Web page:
The gloves treated in accordance with the above procedure were found to have between 0.002 and 0.008 gram of dust on the outside and between 0.050 and 0.150 gram on the inside. Comparable gloves which were not treated in the chlorine containing solution were found to have between 0.1 to 0.15 gram on the outside and between 0.13 and 0.2 gram on the inside.

The foregoing describes a specific example according to the invention. Various other modes of carrying out the invention can be used within the scope of the following claims.

What is claimed is:

l. A latex surgeons glove comprising an interior powderholding surface and an exterior powder-rejecting surface, said exterior surface having been halogenated with a halogen selected from the group consisting of fluorine, chlorine, bromine, and iodine until said surface became powder rejecting, said halogenation having been terminated before said exterior surface became slippery.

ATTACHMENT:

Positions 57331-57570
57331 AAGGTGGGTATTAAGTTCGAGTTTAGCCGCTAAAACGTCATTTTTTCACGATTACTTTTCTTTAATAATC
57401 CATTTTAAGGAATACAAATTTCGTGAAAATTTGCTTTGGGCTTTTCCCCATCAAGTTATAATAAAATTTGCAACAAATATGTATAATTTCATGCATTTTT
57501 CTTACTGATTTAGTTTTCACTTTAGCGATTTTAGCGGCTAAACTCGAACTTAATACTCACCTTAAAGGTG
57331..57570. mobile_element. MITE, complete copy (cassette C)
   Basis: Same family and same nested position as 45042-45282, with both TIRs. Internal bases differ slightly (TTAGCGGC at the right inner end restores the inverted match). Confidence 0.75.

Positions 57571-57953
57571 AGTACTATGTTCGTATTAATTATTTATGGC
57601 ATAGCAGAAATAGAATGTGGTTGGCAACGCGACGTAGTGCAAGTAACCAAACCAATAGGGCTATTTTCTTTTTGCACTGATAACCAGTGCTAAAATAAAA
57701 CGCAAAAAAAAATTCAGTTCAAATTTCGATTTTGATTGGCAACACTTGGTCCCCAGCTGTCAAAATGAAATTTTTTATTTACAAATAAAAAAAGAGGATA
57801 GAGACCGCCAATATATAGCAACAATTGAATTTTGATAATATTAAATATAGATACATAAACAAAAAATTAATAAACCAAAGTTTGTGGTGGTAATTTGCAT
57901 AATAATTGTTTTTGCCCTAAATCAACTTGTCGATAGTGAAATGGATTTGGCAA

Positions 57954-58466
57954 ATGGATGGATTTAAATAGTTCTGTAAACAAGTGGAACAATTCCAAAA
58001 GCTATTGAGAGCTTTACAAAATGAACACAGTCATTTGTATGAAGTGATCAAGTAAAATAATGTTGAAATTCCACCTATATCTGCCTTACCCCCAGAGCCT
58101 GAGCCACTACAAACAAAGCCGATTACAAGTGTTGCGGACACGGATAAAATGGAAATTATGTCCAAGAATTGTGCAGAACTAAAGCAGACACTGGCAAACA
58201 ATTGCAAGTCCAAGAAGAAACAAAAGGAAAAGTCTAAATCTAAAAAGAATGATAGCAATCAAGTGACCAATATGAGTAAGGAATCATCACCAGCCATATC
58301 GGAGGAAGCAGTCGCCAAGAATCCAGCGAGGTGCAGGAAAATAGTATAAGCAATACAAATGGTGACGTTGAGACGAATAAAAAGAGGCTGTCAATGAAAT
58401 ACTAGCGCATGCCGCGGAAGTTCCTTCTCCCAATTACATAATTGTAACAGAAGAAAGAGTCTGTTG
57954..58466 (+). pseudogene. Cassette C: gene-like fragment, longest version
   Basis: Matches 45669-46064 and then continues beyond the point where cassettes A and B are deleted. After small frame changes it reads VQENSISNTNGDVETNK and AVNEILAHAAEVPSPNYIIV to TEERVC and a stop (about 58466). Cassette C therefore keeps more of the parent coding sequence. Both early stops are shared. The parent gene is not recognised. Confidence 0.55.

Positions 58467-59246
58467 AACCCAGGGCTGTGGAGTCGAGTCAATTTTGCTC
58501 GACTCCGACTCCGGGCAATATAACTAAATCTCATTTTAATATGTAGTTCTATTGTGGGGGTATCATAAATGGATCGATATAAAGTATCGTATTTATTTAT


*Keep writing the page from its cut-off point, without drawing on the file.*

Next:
2. The glove claimed in claim 1 wherein said halogen is chlorine.

3. A latex surgeons glove comprising an interior surface and an exterior surface, said interior surface being coated with from about 0.050 to about 0150 gram of lubricating powder, said exterior surface holding less than about 0.050 gram of lubricating power, said exterior surface having been halogenated with a halogen selected from the group consisting of fluorine, chlorine, bromine and iodine until said exterior surface became powder rejecting, said halogenation having been terminated near the percentage of halogenation which caused said exterior surface to become powder rejecting.

4. The glove claimed in claim 3 wherein said halogen is chlorine.

5. The glove claimed in claim 3 wherein said glove has less than about 0.008 gram of powder on the outside surface.